Hepatitis B vaccine uptake and obstacles among medical staff and students at Benghazi

Original article


A. A. Toweir1, R. Singh2

1) Community Medicine Department, Faculty of Medicine, Garyounis University
2) Community Medicine Department, Faculty of Public Health, Garyounis University

JMJ Vol.3 No.1 (March) 2004: 67-70


A cross sectional analysis of 400 medical care staff and students conducted in Benghazi to assess hepatitis B vaccine uptake rates and associated factors. The hepatitis B vaccine uptake was found complete for 52.5%, incomplete or absent in47.5%, the uptake was higher for those 20-39 years of age, for males, for doctors & technicians, for singles and for non-Libyans. The factors for non-uptake were attitudinal in 40.9%, situational in 24.5%, knowledge related in 20.9% and medical in 13.6%. The main reasons cited in the descending order of frequency for incomplete uptake were inertia, pressure of work or forgetfulness, and being in the process of completing the vaccination course; whereas for non uptake were confidence in precautionary measures, pressure of work or unsuitability of time, fear of side effects, unawareness of risk or necessity. The study conclude that vaccination programme at Benghazi should be redesigned which could offer the vaccine to all those workers at their respective places of work. Computerised records of all health care staff and students should be maintained for their immune status, exposure events, and surveillance.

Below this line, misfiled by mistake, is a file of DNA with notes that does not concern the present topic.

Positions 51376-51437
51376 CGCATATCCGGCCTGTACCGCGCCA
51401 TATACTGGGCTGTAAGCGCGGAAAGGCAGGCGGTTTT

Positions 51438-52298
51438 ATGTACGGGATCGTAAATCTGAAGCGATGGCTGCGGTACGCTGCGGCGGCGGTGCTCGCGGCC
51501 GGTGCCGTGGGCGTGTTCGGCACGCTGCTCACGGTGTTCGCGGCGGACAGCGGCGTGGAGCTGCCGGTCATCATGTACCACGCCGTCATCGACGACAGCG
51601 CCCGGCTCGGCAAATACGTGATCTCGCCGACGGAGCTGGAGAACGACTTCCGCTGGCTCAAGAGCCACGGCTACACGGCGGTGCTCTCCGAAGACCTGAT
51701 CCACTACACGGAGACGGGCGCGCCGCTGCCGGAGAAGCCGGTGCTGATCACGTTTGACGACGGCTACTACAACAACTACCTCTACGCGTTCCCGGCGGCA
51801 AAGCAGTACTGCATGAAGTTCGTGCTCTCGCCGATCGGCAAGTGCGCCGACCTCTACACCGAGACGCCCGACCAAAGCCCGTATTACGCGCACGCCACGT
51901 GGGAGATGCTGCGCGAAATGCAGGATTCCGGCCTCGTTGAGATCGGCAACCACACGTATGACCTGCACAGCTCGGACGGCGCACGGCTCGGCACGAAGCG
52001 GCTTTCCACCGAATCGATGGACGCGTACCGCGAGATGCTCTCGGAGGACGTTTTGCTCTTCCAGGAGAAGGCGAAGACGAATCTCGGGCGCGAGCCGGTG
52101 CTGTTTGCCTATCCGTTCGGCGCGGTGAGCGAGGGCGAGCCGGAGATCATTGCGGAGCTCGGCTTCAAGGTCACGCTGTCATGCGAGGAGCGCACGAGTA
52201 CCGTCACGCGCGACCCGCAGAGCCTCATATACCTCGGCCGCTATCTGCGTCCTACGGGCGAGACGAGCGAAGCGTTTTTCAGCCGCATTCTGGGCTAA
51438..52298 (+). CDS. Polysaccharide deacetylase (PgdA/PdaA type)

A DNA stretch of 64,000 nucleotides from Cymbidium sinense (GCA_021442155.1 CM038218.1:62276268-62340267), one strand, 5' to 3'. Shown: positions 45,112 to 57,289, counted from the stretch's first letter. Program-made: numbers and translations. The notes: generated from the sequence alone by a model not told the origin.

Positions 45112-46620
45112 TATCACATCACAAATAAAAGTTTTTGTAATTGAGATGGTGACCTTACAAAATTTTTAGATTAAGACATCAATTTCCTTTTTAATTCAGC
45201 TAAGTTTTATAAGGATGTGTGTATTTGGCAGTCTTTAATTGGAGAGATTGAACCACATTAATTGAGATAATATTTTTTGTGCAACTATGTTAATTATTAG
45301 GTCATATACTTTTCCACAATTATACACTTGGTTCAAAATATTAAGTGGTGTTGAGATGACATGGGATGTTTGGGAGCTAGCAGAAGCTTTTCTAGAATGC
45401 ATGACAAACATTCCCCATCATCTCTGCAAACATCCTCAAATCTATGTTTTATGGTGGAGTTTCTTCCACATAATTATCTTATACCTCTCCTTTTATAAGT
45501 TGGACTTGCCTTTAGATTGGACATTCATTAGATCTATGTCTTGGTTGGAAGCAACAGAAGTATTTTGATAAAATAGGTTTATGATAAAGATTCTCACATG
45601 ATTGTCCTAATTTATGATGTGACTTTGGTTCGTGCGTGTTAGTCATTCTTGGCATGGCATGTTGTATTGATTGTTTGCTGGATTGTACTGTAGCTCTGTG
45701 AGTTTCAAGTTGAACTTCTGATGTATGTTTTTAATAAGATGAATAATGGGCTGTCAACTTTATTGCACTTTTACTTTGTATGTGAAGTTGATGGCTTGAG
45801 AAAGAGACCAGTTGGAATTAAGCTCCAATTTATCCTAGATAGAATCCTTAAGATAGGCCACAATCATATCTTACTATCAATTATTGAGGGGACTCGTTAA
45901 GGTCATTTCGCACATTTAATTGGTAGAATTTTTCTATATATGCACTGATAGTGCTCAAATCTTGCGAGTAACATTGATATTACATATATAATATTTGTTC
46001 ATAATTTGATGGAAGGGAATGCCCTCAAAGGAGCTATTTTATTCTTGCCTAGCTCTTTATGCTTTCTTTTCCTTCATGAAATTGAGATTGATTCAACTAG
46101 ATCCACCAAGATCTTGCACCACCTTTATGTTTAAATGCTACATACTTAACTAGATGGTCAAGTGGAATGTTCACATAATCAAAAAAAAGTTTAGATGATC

Keywords: Hepatitis B, vaccine uptake, medical staff

Link/DOI: http://www.jmj.org.ly/modules.php?name=News&file=article&sid=1307